The good news is… you CAN HELP!
I use a strategy that I called guided observation and the principles of applied behaviour analysis (ABA) to support my clients. When I mentioned that to Eric, he said he wished someone had helped him the same way when he was a child.
Basically, when you ask a child with ASD (i.e., Autism, PDD-NOS, Asperger) to perform a task, point out the relevant environmental information that you really want the child to pay attention to.
When Eric’s mother spilled the water, she wanted Eric to dry the wet spot. The relevant environmental cue is the wet spot. Simply guided the child to pay attention to the wet spot and use appropriate level of prompting to assist the child to respond appropriately.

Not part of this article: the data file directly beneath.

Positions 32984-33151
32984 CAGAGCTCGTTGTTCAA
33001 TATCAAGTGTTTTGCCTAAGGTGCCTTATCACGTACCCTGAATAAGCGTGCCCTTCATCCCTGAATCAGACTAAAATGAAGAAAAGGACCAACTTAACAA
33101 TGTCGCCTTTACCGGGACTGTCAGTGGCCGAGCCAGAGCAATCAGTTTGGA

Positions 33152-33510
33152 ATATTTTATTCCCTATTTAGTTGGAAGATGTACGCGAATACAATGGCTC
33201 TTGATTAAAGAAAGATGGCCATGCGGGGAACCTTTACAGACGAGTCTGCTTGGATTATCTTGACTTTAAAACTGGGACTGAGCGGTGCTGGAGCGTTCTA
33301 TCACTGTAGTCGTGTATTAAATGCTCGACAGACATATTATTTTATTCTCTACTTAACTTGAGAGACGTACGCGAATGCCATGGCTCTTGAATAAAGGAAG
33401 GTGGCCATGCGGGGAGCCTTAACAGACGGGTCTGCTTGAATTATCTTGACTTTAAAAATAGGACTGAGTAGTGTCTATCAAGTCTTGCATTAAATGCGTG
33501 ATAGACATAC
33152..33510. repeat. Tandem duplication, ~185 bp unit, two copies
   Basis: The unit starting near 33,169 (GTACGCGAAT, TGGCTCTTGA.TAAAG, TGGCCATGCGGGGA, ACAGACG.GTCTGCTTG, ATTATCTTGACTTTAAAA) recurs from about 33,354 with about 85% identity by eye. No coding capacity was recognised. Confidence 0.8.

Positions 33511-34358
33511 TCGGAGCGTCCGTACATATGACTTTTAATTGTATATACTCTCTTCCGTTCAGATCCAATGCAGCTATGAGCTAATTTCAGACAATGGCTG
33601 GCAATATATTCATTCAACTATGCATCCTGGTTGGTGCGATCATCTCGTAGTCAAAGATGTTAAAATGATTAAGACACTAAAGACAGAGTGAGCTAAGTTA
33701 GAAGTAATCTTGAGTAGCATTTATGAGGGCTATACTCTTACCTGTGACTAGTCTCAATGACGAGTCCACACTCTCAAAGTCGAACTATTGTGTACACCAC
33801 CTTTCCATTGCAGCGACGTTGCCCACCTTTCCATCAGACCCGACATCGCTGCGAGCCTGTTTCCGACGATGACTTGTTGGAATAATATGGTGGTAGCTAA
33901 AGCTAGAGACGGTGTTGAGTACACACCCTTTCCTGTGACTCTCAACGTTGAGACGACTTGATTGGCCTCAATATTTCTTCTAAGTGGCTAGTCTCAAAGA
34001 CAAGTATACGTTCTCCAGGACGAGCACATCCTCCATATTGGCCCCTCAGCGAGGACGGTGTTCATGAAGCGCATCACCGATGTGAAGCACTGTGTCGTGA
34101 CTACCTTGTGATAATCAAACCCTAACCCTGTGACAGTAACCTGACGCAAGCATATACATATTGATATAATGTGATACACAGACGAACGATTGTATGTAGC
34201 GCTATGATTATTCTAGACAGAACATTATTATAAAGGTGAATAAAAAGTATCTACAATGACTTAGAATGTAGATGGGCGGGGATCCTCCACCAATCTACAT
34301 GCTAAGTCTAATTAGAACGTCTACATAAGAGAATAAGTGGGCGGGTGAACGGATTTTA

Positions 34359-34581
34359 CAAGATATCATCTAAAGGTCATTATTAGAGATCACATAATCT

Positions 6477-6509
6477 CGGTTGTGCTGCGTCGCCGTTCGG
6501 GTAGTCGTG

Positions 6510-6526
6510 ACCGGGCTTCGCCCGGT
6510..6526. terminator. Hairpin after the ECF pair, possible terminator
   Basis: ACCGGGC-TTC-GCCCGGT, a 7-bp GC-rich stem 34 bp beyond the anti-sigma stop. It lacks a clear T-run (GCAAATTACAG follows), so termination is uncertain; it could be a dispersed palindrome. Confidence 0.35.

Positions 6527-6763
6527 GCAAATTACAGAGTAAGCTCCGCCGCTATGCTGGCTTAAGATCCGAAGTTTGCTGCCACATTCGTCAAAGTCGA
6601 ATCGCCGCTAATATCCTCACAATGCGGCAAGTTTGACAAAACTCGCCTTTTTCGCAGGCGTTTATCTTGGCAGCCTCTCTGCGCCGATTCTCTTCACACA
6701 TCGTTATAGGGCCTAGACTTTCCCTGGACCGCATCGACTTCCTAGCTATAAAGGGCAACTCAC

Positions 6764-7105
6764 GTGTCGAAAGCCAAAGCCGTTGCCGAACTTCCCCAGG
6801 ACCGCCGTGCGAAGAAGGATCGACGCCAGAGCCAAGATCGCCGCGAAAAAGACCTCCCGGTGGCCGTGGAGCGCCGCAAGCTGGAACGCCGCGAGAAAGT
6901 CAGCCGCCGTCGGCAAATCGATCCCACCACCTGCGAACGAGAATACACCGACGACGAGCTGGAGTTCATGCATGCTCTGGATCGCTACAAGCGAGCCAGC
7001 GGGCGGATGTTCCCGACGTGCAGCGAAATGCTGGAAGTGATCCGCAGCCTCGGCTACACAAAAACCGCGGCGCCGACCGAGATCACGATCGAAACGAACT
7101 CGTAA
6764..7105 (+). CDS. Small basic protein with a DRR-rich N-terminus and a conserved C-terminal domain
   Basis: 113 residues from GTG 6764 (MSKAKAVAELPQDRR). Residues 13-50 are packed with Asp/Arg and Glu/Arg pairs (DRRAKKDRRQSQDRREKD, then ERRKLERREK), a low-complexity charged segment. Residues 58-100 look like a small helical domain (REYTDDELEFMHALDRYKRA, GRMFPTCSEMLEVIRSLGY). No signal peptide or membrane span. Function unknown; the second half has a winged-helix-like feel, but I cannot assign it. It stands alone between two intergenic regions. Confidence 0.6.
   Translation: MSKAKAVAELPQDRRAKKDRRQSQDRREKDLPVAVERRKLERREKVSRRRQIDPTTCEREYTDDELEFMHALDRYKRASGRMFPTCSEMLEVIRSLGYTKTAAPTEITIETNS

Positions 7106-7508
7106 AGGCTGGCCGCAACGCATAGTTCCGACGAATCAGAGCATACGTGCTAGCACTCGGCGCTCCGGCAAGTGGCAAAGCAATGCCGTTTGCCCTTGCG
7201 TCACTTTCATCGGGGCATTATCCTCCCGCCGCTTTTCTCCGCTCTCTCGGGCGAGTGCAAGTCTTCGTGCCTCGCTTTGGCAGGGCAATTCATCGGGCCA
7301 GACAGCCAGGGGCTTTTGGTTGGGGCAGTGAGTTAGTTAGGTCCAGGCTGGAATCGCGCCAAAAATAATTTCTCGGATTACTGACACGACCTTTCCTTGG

- With children who are earlier learners, you may say, “Look! The table is wet. (Have the child feel the water to help them what wet means.) Let’s dry it with a towel.” Assist the child to get the towel to dry the table. Provide lots of praise paired with other reinforcers.
- With children who are more advance learner, you may say, “Look, what happened?” Child says, “The table is wet.” You say, “mm… So what should we do?” Guide the child through the thinking process. That way, the child will not only pay attention to the relevant cue, but also learn problem-solving skills to deal with the situation. Use praise and other reinforcers to encourage the child to try. Provide more guidance when needed. Over time, fade out your guidance and encourage the child to solve similar problems more independently.
We use ABA to teach learner to become independent learners, not just the numbers and letters. I will share more strategies with you in the near future. Please feel free to post questions.